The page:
There is a significant burden of illness in Canada from foodborne salmonellosis and campylobacteriosis. Both epidemiological evidence end expert opinion recognize poultry and poultry derived products as an important source of these illnesses.

Salmonella and Campylobacter are known to occur naturally in live poultry and contamination may occur at any stage of the farm-to fork production. Accordingly, food businesses that slaughter poultry or process poultry products need to consider Salmonella and Campylobacter as hazards of concern to their products and implement control measures throughout their production process to mitigate risks. Food businesses can verify the efficacy of their control measures, such as sanitary dressing procedures and antimicrobial interventions by implementing the PRMP.

Research -Burden of foodborne disease due to bacterial hazards associated with beef, dairy, poultry meat, and vegetables in Ethiopia and Burkina Faso, 2017

Frontiers in Microbiology

Foodborne disease is a significant global health problem, with low- and middle-income countries disproportionately affected. Given that most fresh animal and vegetable foods in LMICs are bought in informal food systems, much the burden of foodborne disease in LMIC is also linked to informal markets. Developing estimates of the national burden of foodborne disease and attribution to specific food products will inform decision-makers about the size of the problem and motivate action to mitigate risks and prevent illness. This study provides estimates for the burden of foodborne disease caused by selected hazards in two African countries (Burkina Faso and Ethiopia) and attribution to specific foods. Country-specific estimates of the burden of disease in 2010 for Campylobacter spp., enterotoxigenic Escherichia coli (ETEC), Shiga-toxin producing E. coli and non-typhoidal Salmonella enterica were obtained from WHO and updated to 2017 using data from the Global Burden of Disease study. Attribution data obtained from WHO were complemented with a dedicated Structured Expert Judgement study to estimate the burden attributable to specific foods. Monte Carlo simulation methods were used to propagate uncertainty. The burden of foodborne disease in the two countries in 2010 was largely similar to the burden in the region except for higher mortality and disability-adjusted life years (DALYs) due to Salmonella in Burkina Faso. In both countries, Campylobacter caused the largest number of cases, while Salmonella caused the largest number of deaths and DALYs. In Burkina Faso, the burden of Campylobacter and ETEC increased from 2010 to 2017, while the burden of Salmonella decreased. In Ethiopia, the burden of all hazards decreased. Mortality decreased relative to incidence in both countries. In both countries, the burden of poultry meat (in DALYs) was larger than the burden of vegetables. In Ethiopia, the burdens of beef and dairy were similar, and somewhat lower than the burden of vegetables. The burden of foodborne disease by the selected pathogens and foods in both countries was substantial. Uncertainty distributions around the estimates spanned several orders of magnitude. This reflects data limitations, as well as variability in the transmission and burden of foodborne disease associated with the pathogens considered.

Lithuania – Three pathogens found in chicken linked to illnesses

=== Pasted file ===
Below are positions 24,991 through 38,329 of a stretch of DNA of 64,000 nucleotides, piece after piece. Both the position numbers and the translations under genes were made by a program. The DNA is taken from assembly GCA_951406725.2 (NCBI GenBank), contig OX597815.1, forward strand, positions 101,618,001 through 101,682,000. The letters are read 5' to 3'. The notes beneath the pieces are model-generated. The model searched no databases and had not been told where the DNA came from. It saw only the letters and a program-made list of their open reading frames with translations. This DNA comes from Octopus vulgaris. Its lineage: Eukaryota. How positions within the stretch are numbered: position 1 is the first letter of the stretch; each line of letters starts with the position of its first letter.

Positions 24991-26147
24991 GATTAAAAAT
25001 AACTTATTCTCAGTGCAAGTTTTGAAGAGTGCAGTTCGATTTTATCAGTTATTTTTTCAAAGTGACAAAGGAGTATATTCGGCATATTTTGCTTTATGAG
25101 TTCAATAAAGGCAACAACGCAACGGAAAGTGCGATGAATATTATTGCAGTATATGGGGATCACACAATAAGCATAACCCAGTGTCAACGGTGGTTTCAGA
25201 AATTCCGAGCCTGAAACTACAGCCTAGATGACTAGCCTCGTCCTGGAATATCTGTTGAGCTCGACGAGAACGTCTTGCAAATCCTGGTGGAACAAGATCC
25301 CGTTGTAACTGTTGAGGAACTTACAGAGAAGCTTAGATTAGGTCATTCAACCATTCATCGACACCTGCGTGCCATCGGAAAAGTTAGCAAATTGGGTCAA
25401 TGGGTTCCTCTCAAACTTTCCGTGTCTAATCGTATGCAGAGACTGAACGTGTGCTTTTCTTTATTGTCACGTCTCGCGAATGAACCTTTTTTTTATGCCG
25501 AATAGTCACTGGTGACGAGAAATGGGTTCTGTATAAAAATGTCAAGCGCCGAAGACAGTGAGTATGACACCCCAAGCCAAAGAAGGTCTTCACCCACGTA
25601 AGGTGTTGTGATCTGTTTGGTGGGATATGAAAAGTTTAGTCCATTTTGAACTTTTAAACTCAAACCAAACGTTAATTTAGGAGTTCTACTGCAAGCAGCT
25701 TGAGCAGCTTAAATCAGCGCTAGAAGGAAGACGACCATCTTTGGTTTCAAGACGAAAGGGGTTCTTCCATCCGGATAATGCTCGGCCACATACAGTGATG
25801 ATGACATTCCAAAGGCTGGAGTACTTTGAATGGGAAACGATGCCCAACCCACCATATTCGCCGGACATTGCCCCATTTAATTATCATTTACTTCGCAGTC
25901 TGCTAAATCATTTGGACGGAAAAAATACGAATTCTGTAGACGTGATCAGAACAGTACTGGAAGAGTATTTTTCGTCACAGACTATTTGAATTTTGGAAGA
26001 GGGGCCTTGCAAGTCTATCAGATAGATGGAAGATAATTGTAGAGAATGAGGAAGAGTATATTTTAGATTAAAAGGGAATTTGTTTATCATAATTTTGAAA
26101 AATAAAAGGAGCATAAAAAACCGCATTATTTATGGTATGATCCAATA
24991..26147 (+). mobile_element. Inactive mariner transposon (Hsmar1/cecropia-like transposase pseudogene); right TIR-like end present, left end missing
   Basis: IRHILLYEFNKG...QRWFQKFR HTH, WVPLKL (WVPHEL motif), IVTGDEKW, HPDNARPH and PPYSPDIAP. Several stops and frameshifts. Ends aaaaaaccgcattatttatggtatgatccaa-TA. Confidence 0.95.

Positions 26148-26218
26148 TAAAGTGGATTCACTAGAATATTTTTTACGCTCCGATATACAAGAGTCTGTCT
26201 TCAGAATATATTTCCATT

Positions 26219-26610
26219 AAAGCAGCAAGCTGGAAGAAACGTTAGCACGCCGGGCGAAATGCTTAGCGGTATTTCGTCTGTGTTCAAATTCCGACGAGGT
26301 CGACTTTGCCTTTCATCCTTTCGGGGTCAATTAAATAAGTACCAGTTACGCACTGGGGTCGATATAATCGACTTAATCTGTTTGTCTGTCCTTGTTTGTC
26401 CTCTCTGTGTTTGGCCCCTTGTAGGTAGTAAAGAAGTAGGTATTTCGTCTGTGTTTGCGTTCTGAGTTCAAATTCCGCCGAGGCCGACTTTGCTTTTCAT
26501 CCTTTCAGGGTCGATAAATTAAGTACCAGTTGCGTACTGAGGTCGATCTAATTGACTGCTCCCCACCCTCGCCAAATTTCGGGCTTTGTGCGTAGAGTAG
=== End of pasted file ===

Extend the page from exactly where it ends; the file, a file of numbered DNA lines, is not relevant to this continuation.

Food Safety News

Three people have fallen sick in Lithuania after eating chicken contaminated with Salmonella, Listeria and Campylobacter.

The Kaunas Department of the State Food and Veterinary Service (VMVT Kaunas) received information from the National Public Health Center (NVSC) about three illnesses from chicken wings sold at a café.

Officials from VMVT Kaunas inspected the outlet and found several non-compliances including instances of cross-contamination, hygiene violations at the premises and by employees as well as improper waste management. Operations at the establishment were suspended.

As part of an investigation into the source of infection, VMVT inspectors took samples of surfaces, drinking water and chicken wings for microbiological analysis. Lab testing found Salmonella, Listeria monocytogenes and Campylobacter in the chicken.

RASFF Alert – Campylobacter – Polish Chicken


Salmonella spp., Listeria monocytogenes and Campylobacter spp. in frozen chicken mid wings from Poland in Lithuania

Research – Campylobacter jejuni and Campylobacter coli from Houseflies in Commercial Turkey Farms Are Frequently Resistant to Multiple Antimicrobials and Exhibit Pronounced Genotypic Diversity



Campylobacter is a leading foodborne pathogen, and poultry are a major vehicle for infection. Houseflies play important roles in colonization of broiler flocks with Campylobacter but comparable information for turkey farms is limited. Here, we investigated houseflies as potential vectors for Campylobacter in 28 commercial turkey flocks. We characterized species, genotypes, and the antimicrobial resistance (AMR) profiles of Campylobacter from turkey feces and houseflies in the same turkey house. Of the 28 flocks, 25 yielded Campylobacter from turkey droppings and houseflies, with an average of 6.25 and 3.11 Campylobacter log CFU/g feces and log CFU/fly, respectively. Three flocks were negative for Campylobacter both in turkey feces and in houseflies. Both C. coli and C. jejuni were detected in turkey feces and houseflies, with C. coli more likely to be recovered from houseflies than feces. Determination of Campylobacter species, genotypes, and AMR profiles revealed up to six different strains in houseflies from a single house, including multidrug-resistant strains. For the predominant strain types, presence in houseflies was predictive of presence in feces, and vice versa. These findings suggest that houseflies may serve as vehicles for dissemination of Campylobacter, including multidrug-resistant strains, within a turkey house, and potentially between different turkey houses and farms in the same region.

Research – Campylobacter, the bacterium that causes most foodborne outbreaks in Spain

World Nation News

There were 11,244 cases of Campylobacteriosis in 2021, almost double the 6,891 cases reported in 2020

Campylobacter is the bacterium that causes most gastrointestinal infections in humans. According to the latest report on zoonotic diseases (infections from animals to humans) published by the European Food Safety Authority (EFSA), Campylobacter was the most common cause of infection in the EU accounting for 62% of the cases registered in 2021. and the European Center for Disease Prevention and Control (ECDC).

In Spain, there were 11,244 cases of campylobacteriosis in 2021, almost double the 6,891 cases recorded in 2020. The incidence of this bacterium has a marked seasonal pattern, with the highest figures being found in summer, with a rebound in January. The most frequently implicated food as confirmed by the Consumers’ and Users’ Organization (OCU) is poultry meat (turkey and chicken).